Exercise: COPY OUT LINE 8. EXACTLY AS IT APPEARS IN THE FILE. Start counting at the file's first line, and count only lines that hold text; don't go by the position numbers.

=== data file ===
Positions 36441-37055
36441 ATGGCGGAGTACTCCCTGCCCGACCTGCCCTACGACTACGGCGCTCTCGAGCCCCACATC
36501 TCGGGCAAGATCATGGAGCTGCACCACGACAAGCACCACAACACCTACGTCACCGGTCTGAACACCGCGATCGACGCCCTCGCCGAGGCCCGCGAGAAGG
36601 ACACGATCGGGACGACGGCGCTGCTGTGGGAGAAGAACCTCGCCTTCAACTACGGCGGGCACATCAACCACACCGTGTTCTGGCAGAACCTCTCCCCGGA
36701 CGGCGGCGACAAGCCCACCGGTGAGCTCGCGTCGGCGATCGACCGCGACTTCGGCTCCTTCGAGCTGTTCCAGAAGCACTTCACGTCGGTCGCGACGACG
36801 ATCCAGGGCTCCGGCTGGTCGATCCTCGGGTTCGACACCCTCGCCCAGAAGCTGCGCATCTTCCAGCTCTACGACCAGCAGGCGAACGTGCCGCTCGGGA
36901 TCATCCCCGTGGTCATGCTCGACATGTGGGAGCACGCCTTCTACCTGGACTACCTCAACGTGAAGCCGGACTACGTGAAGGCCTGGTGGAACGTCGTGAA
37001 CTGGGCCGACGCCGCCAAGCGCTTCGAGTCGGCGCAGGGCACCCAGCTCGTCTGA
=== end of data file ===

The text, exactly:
37001 CTGGGCCGACGCCGCCAAGCGCTTCGAGTCGGCGCAGGGCACCCAGCTCGTCTGA